ITS News

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    As a Masters (’07) and Doctoral (’10) student at UC Berkeley, Daniel Work created a firm foundation on scholarship and innovation, a network of top scholars and researchers and a spirit of forging ahead with large-scale projects. Now he’s transforming the way we think about how autonomous vehicles and emerging technology can revolutionize traffic control.

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     Responding to the global impacts of human activity, UC Berkeley and the Berkeley Lab have long been leaders in the research needed to understand and respond effectively to humanity's global environmental impact. And that research was on display May 12, 2017 at the Cal Future Forum, showcasing developing energy efficiency standards that are now used around the world, developing technologies for making our cities more resilient to droughts and floods, converting sunlight into modern fuels, assessing the impact of the sixth mass extinction, to forecasting future change.

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    Several ITS Berkeley faculty and researchers were recently involved in the “Designing Innovative Transportation Systems Solutions: Starting with the Data” workshop put on by the Lawrence Berkeley National Laboratory (LBNL) May 9-10, 2017 at the Simons Institute for the Theory of Computing, UC Berkeley.

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    Co-Director of the University of California Transportation Center (UCTC) and Assistant Director of the University of California Transportation Center on Economic Competitiveness in Transportation (UCCONNECT) and City and Regional Planning Adjunct Assistant Professor Karen Trapenberg Frick's paper “Citizen Activism, Conservative Views & MegaPlanning in a Digital Era,” has been shortlisted.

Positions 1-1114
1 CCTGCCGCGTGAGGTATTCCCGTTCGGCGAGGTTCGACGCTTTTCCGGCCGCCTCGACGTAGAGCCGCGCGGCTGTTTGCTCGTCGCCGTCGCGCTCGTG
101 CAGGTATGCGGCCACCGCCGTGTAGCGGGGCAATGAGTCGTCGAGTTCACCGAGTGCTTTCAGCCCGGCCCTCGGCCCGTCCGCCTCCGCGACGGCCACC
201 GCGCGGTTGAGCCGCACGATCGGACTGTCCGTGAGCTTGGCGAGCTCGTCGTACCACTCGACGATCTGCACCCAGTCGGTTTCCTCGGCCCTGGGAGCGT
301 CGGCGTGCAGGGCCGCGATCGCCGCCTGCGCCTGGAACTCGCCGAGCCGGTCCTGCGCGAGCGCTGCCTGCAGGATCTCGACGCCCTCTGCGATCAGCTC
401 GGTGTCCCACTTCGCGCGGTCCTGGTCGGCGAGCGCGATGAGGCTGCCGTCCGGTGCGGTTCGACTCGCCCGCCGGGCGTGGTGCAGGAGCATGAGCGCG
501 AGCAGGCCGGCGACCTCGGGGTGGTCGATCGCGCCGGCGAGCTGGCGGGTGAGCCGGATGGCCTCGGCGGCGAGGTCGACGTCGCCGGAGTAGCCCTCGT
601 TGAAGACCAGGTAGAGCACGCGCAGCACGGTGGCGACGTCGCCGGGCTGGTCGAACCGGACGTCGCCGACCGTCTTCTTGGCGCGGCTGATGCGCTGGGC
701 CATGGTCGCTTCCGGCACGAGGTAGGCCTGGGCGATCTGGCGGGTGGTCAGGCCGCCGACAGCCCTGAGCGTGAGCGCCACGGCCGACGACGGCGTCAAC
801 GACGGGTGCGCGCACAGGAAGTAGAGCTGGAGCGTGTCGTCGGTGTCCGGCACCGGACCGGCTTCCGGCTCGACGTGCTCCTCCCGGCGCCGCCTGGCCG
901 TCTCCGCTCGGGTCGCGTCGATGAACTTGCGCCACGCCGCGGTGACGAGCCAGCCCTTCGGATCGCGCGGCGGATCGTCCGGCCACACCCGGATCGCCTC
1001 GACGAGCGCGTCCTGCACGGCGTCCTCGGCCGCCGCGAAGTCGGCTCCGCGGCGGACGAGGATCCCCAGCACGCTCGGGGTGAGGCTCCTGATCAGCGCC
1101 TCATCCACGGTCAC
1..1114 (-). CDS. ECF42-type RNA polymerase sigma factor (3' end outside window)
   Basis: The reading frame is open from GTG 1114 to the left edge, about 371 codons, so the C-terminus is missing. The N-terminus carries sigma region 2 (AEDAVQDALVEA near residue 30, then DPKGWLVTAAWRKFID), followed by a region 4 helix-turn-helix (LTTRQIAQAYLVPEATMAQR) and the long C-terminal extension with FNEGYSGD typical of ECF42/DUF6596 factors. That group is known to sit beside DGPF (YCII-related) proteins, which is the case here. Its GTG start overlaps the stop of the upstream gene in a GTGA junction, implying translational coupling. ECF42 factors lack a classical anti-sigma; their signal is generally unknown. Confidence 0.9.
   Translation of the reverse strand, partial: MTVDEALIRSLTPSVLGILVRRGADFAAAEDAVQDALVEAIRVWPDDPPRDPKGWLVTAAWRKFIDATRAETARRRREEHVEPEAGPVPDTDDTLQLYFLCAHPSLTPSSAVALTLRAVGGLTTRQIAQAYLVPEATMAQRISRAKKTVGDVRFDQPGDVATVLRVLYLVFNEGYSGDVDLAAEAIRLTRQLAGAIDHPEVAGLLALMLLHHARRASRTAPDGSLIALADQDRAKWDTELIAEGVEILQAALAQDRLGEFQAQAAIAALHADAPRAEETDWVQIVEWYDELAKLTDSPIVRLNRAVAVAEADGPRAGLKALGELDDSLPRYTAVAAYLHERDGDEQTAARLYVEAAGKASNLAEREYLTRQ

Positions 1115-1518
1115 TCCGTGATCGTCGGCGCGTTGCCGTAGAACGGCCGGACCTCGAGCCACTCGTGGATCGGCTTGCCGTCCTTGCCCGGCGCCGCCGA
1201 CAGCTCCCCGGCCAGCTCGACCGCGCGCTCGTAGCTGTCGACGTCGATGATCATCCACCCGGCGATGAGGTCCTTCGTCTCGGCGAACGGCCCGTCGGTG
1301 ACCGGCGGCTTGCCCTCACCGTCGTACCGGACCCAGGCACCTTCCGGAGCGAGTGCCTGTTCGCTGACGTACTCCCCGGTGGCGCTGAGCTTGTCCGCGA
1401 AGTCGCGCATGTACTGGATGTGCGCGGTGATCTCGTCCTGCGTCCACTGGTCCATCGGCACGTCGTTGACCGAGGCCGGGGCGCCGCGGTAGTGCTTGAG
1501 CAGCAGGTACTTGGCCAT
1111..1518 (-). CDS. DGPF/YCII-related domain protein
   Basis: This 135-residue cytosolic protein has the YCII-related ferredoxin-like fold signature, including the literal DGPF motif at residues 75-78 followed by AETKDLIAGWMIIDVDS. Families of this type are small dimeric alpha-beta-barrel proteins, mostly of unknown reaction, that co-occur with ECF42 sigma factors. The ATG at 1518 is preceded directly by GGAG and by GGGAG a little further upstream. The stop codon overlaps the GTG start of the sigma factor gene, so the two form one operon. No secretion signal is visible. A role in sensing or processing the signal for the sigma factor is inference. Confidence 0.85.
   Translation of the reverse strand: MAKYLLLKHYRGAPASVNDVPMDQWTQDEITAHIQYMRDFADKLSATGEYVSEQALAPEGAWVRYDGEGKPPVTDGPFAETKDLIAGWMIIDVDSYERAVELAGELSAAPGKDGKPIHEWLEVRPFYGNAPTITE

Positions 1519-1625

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    Mention infrastructure and what comes to mind are the physical components that hold a society together, the roads, bridges and dams, power lines, railroad tracks, cell-phone towers and all the rest. But soon the word will mean something much bigger and much smaller: a resilient infrastructure that can manage the energy, water, transportation and other human needs on scales from individual homes to whole cities and entire states.

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    Congratulations to the winners of this year’s ITS Awards. With a number of stellar nominations, and it was an invigorating experience to see all the great work ITS and its Centers are doing. Thank you to everyone who contributes to making ITS Berkeley so strong.

     

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    Institute of Transportation Studies faculty and students were recently invited to participate in a National Science Foundation workshop Advancing The Science Of Transportation Demand Modeling April 20-21, 2017 at UC Berkeley.

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    Co-Director of the University of California Transportation Center (UCTC) and Assistant Director of the University of California Transportation Center on Economic Competitiveness in Transportation (UCCONNECT) Karen Trapenberg Frick blogs about recent history of major infrastructure — often called megaprojects — in the United States and worldwide tells us that infrastructure cannot be delivered quickly, on time and on budget, even for projects cloaked with the guise of “shovel ready”.

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    ITS affiliates Professor Francesco Borrelli (lead PI), Professor Scott Moura and Professor Robert Horowitz won an ARPA-E grant on "Predictive Data-Driven Vehicle Dynamics and Powertrain Control." The 3-year project is also in collaboration with Hyundai American Technical Center and Sensys Networks.

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    Kenichi Soga, Chancellor's Professor, recently delivered the 15th Jennings Memorial Lecture hosted by the South African Institution of Civil Engineering, Geotechnical Division, at the University of Pretoria, Cape Town, South Africa.